every agency looks the same

It’s true. The interior of every agency looks the same, only with different colored carpet.

ogilvy\'s foosball table

There is a little bit of hyperbole in the statement, sure, but anyone who has visited enough agencies knows that the mix of concrete floors, garishly-colored carpets, funky cubes, foosball tables and ping-pong on the creative floors and exposed beams and factory-like ceilings just sort of blends together to the point that after a while you could be dropped into any number of agencies and not know where you are until you see the color of the carpet in the entryway.

Then you see it is red and know that you are at Ogilvy.

Whereupon you immediately wonder what you are doing there and hightail it out of Dodge as quickly as your little legs will carry you.

Some agencies truly have unique workspaces, and the site Ain’t No Disco makes it easy to see which places are cool, which are desperately trying to be hip and relevant and which are sort of cookie cutter. Not that it really matters for creativity.

In fact, in a lot of ways it stops creativity. Like the concrete floor at Fallon’s old South Sixth Street office…they put a basketball hoop up and people played often, but I sat near there and as long as there was a game on there was no work being done in my cube. Which was awesome, especially on deadline. And like the pool table at the House of Biz, which I sit on the floor directly below and which reverberates with the sound of balls skipped off the table by the awful players at my agency. Another thing that does not help with my concentration.

But in a lot of ways it’s better than a typical cube farm.

And even if ad agency interiors are unoriginal when compared to other ad agency interiors, they do beat just about any other industry and that helps when you want to show off to a friend.

So it’s sort of a wash. As long as you don’t sit next to the basketball hoop.

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5 responses to “every agency looks the same

  1. Having visited most major agencies in the US, I find the more open offices seem more appealing. Maybe it is that so much of the building exposed and work environments open makes me feel like I am inside Willy Wonka’s ad factory catching glimpses of the Oompa Loompas doing their magic.

    Here are some of my favs that are different enough to leave an impression:

    TBWA/Chiat-Day (Los Angeles) — it’s shaped like surfboard, has a surfboard conference table, token basketball court and always has something new that catches my eye each time I walk from reception (usually my mouth is open).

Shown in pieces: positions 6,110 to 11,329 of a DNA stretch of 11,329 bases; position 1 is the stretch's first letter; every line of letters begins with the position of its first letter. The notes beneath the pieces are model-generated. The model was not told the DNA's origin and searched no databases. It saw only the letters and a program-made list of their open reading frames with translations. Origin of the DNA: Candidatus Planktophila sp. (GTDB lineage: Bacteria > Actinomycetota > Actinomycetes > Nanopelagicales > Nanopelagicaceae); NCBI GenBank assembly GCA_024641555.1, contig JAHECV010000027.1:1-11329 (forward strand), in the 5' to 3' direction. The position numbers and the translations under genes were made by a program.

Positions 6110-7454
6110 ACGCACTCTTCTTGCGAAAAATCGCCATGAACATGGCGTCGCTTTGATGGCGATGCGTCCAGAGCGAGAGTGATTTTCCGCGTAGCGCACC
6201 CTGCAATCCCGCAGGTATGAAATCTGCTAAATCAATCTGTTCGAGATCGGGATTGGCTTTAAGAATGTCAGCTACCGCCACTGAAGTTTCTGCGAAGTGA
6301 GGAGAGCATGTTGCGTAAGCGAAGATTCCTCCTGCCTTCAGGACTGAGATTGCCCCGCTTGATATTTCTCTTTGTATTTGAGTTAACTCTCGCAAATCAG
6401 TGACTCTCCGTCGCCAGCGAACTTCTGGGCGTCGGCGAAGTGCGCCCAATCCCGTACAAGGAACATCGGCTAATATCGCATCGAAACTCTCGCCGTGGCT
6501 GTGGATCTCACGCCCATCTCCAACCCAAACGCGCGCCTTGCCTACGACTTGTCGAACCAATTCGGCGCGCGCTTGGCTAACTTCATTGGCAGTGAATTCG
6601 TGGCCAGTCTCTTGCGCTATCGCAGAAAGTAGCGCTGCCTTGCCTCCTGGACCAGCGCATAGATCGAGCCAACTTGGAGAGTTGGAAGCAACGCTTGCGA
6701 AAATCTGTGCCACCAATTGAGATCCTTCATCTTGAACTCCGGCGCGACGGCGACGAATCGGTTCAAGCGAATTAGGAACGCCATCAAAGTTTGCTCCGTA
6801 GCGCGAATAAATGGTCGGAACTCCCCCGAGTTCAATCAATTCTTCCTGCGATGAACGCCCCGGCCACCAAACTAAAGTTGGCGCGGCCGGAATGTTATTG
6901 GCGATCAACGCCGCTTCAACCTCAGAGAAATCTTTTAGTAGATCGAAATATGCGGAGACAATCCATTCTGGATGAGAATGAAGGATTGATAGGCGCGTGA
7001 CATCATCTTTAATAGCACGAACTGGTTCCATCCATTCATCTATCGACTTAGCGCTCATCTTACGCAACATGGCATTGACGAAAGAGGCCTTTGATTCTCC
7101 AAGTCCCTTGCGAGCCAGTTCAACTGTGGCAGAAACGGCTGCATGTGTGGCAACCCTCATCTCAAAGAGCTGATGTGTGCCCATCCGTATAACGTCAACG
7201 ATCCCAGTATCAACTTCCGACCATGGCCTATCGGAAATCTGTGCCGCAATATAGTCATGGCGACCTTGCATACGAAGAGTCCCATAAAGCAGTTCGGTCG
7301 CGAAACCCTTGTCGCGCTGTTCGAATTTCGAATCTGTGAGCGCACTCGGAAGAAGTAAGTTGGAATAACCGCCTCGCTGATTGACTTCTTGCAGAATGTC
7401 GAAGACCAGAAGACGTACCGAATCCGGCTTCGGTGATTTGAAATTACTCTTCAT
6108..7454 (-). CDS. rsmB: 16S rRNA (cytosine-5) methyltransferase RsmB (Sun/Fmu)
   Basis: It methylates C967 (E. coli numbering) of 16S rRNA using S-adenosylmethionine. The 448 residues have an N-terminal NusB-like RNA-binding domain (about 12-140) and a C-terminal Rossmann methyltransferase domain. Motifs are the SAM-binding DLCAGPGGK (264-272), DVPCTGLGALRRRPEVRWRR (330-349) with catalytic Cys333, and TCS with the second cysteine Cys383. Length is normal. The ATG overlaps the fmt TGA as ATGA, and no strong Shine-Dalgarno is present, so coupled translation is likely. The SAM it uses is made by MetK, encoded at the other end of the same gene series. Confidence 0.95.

Crispin Porter + Bogusky (Boulder) — super non-descript from the outside, but nicely set up with a great use of exterior/outside materials inside.

    Deutsch (New York) — this is the only agency that should have scooters because it runs a whole city block.

    There are more, but those come to mind immediately. Oh and if your agency isn’t listed, it’s because it sucks. Just kidding. Only your office sucks.

  2. dearjanesample

    what a surprise, we have a pool table too! I use that and the fact that we have booze at the office as a way to show off.

  3. @traveler – I *HATE* the open floor plan thing. Completely counterproductive. People leave the office to do actual work or hide in conference rooms where you can’t find them. It’s possible to read/reply to email at an open space desk. That’s about it.
    Everyone else is sitting there with headphones on, ignoring each other, leading to greater degree of isolation than with offices & cubes

  4. I have to agree with Toad. The open office may look cool, but it’s far from it. As someone (us) that has to work in these places, it drives me nuts. That usually means leaving the godforsaken place to grab a “coffee.” There’s nowhere cool to go except the one room that kinda looks like Urban Outfitters, but is filled with media people having meetings.

    And don’t get me started on the furniture. NONE of the brightly-colored, ultra-chic sofas are semi-comfortable… especially for those of us that are trying to had that burrito we ate at lunch.

  5. “every agency looks the same” goes way beyond the interior design.

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